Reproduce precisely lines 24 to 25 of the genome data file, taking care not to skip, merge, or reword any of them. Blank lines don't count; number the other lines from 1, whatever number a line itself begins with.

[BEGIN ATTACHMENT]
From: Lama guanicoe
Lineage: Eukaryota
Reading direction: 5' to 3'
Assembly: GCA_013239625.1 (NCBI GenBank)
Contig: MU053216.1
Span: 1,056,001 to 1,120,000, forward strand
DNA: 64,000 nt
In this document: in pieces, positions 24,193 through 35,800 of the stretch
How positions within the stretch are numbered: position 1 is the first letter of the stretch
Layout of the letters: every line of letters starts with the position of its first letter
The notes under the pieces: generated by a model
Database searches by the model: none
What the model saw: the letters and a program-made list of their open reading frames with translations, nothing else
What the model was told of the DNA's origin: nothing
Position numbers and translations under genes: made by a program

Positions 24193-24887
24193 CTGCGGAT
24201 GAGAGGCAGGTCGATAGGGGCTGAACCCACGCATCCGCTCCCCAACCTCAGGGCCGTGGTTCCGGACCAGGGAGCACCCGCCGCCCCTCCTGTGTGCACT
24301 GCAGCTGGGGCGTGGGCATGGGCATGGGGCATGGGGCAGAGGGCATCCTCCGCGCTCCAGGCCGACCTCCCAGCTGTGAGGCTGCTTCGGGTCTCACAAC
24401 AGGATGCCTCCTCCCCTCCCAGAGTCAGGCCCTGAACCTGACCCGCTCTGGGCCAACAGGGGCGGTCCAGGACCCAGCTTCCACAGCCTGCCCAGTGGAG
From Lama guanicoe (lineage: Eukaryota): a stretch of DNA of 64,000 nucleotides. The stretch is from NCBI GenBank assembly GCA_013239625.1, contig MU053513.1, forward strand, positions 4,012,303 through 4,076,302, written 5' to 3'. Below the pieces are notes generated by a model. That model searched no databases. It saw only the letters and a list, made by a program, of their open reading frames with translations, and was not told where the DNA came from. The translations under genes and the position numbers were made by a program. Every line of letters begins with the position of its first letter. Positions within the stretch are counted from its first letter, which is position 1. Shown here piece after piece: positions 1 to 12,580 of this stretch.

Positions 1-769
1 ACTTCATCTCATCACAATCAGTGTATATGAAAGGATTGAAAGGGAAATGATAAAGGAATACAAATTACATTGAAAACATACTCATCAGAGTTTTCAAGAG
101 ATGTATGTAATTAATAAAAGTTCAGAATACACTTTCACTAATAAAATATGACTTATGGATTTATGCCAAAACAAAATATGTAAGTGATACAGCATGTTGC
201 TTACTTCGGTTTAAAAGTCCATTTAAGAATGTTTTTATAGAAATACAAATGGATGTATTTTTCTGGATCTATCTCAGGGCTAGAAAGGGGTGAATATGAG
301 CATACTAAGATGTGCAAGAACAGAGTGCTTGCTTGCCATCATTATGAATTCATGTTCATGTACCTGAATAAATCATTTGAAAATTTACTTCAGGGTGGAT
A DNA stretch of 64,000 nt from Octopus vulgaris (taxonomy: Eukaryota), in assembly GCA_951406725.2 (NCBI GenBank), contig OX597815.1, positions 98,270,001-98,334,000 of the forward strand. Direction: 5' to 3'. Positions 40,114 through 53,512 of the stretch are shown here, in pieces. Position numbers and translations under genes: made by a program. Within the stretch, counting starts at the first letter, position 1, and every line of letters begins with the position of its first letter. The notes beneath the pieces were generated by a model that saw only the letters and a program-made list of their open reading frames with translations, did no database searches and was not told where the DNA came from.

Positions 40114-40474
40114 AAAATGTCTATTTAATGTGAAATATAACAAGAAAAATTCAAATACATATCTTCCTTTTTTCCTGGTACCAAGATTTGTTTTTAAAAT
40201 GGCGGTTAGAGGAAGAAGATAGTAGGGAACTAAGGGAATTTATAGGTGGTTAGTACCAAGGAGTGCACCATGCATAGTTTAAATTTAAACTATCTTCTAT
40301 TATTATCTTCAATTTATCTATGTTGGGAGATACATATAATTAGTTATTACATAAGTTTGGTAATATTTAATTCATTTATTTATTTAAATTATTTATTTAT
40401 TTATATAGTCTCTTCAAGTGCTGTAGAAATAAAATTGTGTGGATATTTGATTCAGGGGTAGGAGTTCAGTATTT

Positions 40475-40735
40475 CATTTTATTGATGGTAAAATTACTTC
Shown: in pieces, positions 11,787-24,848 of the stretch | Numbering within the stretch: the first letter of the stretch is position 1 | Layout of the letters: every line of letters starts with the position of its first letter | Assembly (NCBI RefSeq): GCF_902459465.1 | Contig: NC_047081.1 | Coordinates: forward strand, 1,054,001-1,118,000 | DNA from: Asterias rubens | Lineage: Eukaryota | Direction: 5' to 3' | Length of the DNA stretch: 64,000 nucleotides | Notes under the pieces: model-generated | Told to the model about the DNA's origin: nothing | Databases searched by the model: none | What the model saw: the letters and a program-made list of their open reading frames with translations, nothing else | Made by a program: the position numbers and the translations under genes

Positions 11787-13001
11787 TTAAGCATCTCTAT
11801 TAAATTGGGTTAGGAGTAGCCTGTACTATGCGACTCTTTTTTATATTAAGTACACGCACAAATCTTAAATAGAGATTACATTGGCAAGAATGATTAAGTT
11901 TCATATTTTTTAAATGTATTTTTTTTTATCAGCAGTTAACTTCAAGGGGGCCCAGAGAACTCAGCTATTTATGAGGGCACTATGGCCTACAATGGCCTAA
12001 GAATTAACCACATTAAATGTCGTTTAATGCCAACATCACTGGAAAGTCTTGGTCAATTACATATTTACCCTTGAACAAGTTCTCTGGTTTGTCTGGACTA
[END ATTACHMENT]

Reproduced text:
101 ATGTATGTAATTAATAAAAGTTCAGAATACACTTTCACTAATAAAATATGACTTATGGATTTATGCCAAAACAAAATATGTAAGTGATACAGCATGTTGC
201 TTACTTCGGTTTAAAAGTCCATTTAAGAATGTTTTTATAGAAATACAAATGGATGTATTTTTCTGGATCTATCTCAGGGCTAGAAAGGGGTGAATATGAG